Last Updated on January 23, 2022 by Fabiola L.
Worms are nature’s gifts to gardeners. Read this article to find out everything you need to know about using black worms in your aquaponics system.
In the natural environment, worms work hard to break down organic waste and turn it into compost gold for plants. Worms live underneath the soil and move around to find their food. This movement underneath the ground helps keep the soil aerated.
All of these things are great for your plants. This is why it is a common thing to use black worms in your aquaponics setup. Worms are especially useful in further breaking down the fish waste that enters your grow beds from the tank.
Once this waste is broken down it becomes easier for plants to use. Incorporating worms in your system takes a little bit of finesse. There are a few key things you should know.
Continue reading to find out all the things you need to know to use black worms in aquaponics.
Benefits Of Aquaponics and Worms
Before we get into details about different types of worms, let’s have a closer look at all the benefits of using worms in your aquaponics. There are so many great reasons to use worms!
As mentioned before, worms work to break down large debris of fish waste that enters your grow beds. But, why is this important?
First off, it is not easy for plants to take nutrients from larger chunks of organic matter. If another creature processes it before it enters the plants, the nutrients will be used more effectively.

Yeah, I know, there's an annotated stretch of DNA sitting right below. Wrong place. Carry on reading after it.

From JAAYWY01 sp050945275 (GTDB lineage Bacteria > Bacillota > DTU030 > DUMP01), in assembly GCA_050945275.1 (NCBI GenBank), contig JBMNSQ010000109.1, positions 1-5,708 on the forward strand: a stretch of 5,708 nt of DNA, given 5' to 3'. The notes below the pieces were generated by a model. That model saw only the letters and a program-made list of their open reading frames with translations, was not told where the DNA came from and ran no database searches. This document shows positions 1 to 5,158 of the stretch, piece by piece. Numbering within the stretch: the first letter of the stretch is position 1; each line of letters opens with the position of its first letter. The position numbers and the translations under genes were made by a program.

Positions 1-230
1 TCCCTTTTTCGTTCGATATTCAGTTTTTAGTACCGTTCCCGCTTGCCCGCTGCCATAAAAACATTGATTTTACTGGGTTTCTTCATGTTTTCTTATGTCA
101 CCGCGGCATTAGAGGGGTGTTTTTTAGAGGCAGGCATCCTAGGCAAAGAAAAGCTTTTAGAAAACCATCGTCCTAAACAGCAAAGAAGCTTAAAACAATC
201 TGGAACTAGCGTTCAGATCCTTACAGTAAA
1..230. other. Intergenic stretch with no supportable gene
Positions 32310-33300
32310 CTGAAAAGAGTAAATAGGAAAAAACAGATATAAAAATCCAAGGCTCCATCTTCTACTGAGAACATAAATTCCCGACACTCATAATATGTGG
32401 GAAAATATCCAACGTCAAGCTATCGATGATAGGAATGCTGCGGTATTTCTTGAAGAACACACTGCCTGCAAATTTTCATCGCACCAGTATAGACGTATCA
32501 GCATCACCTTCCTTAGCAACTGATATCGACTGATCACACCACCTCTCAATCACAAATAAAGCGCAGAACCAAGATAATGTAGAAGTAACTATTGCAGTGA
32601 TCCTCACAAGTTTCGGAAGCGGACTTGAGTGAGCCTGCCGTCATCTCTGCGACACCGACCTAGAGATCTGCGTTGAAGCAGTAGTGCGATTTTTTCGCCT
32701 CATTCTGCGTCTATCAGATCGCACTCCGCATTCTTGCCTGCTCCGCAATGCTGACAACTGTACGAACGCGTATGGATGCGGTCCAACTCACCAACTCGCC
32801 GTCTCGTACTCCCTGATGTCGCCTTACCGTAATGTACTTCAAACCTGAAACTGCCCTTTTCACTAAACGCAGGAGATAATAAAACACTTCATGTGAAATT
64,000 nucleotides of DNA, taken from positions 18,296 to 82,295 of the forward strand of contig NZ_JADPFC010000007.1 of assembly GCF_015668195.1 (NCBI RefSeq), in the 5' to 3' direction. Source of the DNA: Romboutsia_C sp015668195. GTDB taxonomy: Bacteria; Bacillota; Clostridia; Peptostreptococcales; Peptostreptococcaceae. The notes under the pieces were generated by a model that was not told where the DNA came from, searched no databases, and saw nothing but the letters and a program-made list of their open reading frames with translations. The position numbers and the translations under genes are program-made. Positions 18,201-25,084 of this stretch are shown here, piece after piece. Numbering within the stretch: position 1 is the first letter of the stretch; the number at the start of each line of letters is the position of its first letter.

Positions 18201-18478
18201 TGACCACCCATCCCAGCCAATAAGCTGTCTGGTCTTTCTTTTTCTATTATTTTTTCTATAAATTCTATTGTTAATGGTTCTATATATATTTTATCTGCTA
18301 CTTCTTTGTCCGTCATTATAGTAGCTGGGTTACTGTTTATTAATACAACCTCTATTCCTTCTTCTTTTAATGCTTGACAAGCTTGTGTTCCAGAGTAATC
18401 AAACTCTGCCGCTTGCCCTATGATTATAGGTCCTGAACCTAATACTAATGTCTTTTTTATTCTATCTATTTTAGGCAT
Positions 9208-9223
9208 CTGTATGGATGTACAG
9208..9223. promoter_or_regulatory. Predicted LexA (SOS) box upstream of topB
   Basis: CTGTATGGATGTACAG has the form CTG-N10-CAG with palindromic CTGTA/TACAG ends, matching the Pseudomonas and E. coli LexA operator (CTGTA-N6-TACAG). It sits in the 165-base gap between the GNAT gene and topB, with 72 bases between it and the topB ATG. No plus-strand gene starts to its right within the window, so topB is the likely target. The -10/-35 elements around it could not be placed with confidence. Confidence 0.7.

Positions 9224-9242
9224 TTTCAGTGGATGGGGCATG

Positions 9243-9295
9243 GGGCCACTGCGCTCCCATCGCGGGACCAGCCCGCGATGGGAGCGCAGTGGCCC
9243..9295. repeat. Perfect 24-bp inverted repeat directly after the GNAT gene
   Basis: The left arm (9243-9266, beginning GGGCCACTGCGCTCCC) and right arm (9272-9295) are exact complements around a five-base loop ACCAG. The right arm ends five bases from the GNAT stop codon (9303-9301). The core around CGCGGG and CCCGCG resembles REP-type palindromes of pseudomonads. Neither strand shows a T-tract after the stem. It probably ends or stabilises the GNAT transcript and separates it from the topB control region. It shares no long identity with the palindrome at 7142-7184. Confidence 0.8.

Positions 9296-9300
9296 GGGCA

Not only is this good for your plants to be healthy but it also has a great benefit for your grow beds. Often in aquaponics, there can be a problem where too much fish debris builds up in your grow beds.
This causes a few different problems. Too much debris will cause problems for the soil including an excess of certain kinds of nutrients like nitrogen. If your soil is imbalanced, plant growth is stunted.
Aquaponics owners who do not have worms in their beds have to clean the soil every so often. Another thing they may need to do is add an additional filter to separate too much solid waste from entering the beds.
If you have worms in your system, you will only need to clean your beds out once every few years! That saves a lot of time and work for you.
The second huge benefit of worms is the highly nutritious fertilizer it provides for your plants. Worms eat organic debris and excrete directly into your soil. Once their waste is saturated, it becomes something we gardeners refer to as compost tea.
Compost tea is extremely effective in balancing your soil ecosystem, limiting disease, and even pest control.
Of course, as with any living creature, there are some requirements to know about in order to take care of worms. Next, we will cover how to incorporate black worms in your aquaponics grow beds.
How To Use Worms In Aquaponics
In order to use worms in your aquaponics, all you need to do is add them directly into the soil. However, worms require certain conditions in order to survive.
One thing that they prefer is a dark environment. Usually, they get this by burrowing deep into the soil where no light can reach them. However, you do not want to put them in a place that is extremely bright.
This means that if you are using grow lights on your plants you may need to take extra precautions to make sure they have a shady area.